Federated Authentication vs. SSO: What’s the Difference?

If you’ve ever deployed a new application for your organization, you know first-hand the grumbling and security headaches that can come with it. It’s one more sign-on and password for your users to remember (or – more likely – write on a post-it and leave in their desk drawer for anyone to stumble across).

Did you know that over 40% of employees have admitted to using the same two to four passwords for all of their accounts? Even if you try to combat this with 90-day password requirements, it usually ends with numbered variations of the same password, which is a security nightmare.

So how can you combat password fatigue and poor security practices without putting the onus on your users? That’s where tools like federated authentication and single sign-on (SSO) come in. These authentication methods streamline the sign-in process and make it easier for your users to access the necessary applications and sites.

Which one is right for your organization? Read on to learn more about federated authentication vs. SSO and what implications the nuances between them have for your organization.

What Is Federated Authentication?

Federated authentication, or federated identity management (FIM), is a model of authentication developed to address an early problem of the internet where users on one domain could not access information from other domains. This was especially difficult for organizations whose operations were spread across multiple domains. It created a very disjointed and frustrating user experience.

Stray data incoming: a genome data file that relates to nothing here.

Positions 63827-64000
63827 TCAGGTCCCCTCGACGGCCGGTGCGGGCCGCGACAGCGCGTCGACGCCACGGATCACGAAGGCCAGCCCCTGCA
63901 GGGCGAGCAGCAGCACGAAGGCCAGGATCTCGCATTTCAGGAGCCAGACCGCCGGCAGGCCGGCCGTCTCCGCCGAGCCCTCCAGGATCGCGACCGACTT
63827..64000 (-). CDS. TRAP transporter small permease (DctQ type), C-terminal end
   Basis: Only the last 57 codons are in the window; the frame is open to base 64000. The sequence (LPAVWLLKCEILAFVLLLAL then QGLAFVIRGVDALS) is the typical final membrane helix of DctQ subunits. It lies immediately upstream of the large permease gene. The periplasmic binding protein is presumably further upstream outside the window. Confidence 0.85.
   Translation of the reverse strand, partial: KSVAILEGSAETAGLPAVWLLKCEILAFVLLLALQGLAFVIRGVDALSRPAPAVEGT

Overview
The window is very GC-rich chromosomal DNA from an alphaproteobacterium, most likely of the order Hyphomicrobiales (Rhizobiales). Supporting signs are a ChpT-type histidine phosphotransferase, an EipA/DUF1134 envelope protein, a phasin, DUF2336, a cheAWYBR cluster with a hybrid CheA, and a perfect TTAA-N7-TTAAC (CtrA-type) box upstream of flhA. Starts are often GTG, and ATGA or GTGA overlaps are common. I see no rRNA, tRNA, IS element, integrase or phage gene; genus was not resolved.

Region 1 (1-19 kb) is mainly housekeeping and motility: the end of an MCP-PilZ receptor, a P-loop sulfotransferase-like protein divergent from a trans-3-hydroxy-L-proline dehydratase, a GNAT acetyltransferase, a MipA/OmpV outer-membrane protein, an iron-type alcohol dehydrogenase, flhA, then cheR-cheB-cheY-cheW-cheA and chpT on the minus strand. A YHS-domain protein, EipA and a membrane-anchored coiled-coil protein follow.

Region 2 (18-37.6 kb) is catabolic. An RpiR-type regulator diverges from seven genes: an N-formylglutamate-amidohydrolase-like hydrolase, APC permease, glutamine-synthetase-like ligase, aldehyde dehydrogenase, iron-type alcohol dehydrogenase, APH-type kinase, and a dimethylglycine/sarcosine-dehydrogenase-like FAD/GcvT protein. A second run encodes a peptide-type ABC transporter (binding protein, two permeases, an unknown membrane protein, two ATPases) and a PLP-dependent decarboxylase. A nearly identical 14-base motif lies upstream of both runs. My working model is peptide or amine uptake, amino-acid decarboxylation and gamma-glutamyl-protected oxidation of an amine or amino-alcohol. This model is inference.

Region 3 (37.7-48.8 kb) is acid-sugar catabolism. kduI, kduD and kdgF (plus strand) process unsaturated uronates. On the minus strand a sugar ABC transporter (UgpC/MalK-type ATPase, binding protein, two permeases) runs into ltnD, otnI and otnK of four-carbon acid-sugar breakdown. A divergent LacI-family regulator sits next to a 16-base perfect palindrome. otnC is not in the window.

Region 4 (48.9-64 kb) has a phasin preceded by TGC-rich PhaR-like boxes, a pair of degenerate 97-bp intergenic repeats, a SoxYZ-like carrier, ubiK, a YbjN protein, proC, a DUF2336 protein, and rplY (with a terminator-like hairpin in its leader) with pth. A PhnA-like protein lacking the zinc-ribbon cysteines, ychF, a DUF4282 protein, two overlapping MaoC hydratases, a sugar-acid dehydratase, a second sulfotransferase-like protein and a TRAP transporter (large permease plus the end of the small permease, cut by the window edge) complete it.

FIM was developed as a solution to this problem. It started as a list of agreements and standards that allowed organizations to share user identities. This is the type of agreement that allows you to sign-in to Paramount Plus with your Amazon account or into Spotify with your Google account information.

But no matter where you’re signing in or with which credentials, it’s not the applications themselves that are reviewing or authenticating user credentials. Instead, an identity provider (IdP) reviews them and validates (or doesn’t). This often requires the use of open-sourced Security Assertion Markup Language like OAuth or OpenID Connect. These are open standards that…